To rectify the blunder, Prime Minister Imran Khan may want to go back to his original line of thinking. Jahangir Tareen was supposed to wear the crown of Punjab. He was the one man — perhaps the only man — in the PTI who could compete against the domineering Shehbaz legacy. If Tareen could build Punjab like he had built the PTI, tabdeeli had a real shot at actually materialising in one shape or the other. Tareen had the ideas, the plans and the projects; he had the experience, the gravitas and the control; and he had the knack to make the wheels of the gigantic political and bureaucratic machinery spin in a modern corporate style.
Tareen had a vision for Punjab but it was sculpted out of the larger vision of Imran Khan himself. Khan had always spoken of a province that would define progress through merit, efficiency, service-delivery and reform. It was Khan who advocated police reform of the kind that would transform the present inefficient, moth-eaten and fossilised force into a modern outfit tuned to serve the public like it is meant to. It was Khan who visualised modern education for all, who emphasised the urgent need for state-of-the-art health facilities, who underscored the requirement for rapid development of the southern districts of the province.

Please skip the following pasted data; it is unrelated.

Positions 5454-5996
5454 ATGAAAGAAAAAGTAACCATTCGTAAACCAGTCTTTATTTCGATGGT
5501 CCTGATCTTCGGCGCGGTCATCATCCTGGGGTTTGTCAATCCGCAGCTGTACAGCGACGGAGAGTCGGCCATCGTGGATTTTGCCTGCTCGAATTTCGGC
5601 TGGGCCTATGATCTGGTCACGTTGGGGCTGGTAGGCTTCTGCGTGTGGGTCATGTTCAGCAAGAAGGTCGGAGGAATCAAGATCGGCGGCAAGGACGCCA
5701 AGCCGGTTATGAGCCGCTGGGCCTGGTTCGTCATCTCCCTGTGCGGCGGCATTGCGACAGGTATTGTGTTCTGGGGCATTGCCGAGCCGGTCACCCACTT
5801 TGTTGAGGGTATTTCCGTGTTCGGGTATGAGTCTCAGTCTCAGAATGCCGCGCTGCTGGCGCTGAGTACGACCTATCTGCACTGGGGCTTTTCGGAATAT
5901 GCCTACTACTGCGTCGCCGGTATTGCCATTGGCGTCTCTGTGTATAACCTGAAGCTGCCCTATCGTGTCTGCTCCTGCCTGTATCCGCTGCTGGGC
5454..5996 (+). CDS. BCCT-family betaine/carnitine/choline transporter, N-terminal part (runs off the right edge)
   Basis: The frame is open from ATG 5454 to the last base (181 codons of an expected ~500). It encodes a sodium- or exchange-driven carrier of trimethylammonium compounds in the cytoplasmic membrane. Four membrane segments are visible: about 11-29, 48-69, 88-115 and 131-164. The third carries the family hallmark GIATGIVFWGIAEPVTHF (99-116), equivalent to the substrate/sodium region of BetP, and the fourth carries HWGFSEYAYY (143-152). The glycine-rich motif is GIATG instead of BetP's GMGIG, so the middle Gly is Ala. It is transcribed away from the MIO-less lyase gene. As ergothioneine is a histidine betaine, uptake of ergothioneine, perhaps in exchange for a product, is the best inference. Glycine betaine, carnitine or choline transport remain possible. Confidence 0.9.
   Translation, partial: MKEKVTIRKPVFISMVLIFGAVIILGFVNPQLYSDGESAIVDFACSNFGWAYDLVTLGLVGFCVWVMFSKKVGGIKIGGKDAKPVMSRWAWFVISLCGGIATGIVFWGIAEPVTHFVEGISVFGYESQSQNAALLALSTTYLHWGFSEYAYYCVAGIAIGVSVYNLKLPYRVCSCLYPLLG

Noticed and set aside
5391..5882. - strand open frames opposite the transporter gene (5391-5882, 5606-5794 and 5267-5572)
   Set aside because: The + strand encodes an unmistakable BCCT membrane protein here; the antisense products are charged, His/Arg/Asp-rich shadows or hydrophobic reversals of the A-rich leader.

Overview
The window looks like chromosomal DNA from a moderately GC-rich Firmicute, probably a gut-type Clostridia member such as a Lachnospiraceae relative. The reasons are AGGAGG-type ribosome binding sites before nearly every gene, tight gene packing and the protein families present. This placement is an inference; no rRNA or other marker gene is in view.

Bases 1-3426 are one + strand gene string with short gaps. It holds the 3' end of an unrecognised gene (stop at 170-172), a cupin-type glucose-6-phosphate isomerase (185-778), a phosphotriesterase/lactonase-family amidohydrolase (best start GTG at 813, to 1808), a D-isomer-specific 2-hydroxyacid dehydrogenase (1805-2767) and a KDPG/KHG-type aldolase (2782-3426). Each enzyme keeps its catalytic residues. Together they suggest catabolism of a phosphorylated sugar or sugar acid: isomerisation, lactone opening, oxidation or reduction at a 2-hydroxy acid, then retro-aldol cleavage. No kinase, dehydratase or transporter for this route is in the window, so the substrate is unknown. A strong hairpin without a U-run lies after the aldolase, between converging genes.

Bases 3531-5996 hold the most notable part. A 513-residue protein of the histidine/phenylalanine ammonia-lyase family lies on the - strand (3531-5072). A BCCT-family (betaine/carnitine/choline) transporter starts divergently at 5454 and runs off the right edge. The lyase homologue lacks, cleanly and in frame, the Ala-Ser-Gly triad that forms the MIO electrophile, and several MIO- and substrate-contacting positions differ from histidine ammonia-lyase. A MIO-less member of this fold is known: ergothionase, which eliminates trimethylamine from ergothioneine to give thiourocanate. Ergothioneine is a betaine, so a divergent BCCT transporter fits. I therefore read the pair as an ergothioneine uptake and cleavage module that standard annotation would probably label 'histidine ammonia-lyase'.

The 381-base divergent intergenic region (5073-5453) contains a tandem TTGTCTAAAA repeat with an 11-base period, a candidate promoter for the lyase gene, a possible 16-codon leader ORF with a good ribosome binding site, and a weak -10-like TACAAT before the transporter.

Khan knew what he wanted in Punjab. Tareen knew how to make it happen. Then Buzdar happened.
Now Khan needs to make him un-happen if he wants to return to his original vision. Today Punjab is a mess. Forget competing with Shehbaz; the province is on the brink of a major crisis.
First, governance is in a nosedive. Projects? Which ones? Reform? What kind? Restructuring? How and when? Upgrading of facilities and services? Really? Second, politics is teetering on the brink. The coalition with the PMLQ is undergoing a severe stress with one Q League minister already having resigned because of too much interference in his ministry.
If the logic was to run Punjab from Islamabad, the logic seems to have hit a massive iceberg and is slowly sinking to the depths of political despair. Khan won the battle of Pakistan in Punjab; he may lose it here too if he doesn’t move swiftly to set things in order.
But before this can happen, PTI leaders at the Centre will need to vanquish a certain fear. The fear goes something like this: the office of the Chief Minister of Punjab is arguably the most powerful position in the country after the Prime Minister — perhaps even more powerful in some sense. If a strong person occupies this office, he or she can become a parallel power centre and therefore when asked to jump, might say ‘why’, and not ‘how high’. People in Islamabad fear such a person. But that’s exactly the kind of person Khan needs in Punjab; the kind who can take Khan’s original vision and squeeze reality out of it.
The captain lost his star opener in the first over and sent in a Night Watchman. It is time now for the middle order specialist to pad up. The team cannot — just cannot — afford a batting collapse on the spinning Punjab wicket.
The Prime Minister must fix the Buzdar blunder.
Published in The Express Tribune, January 20th, 2019.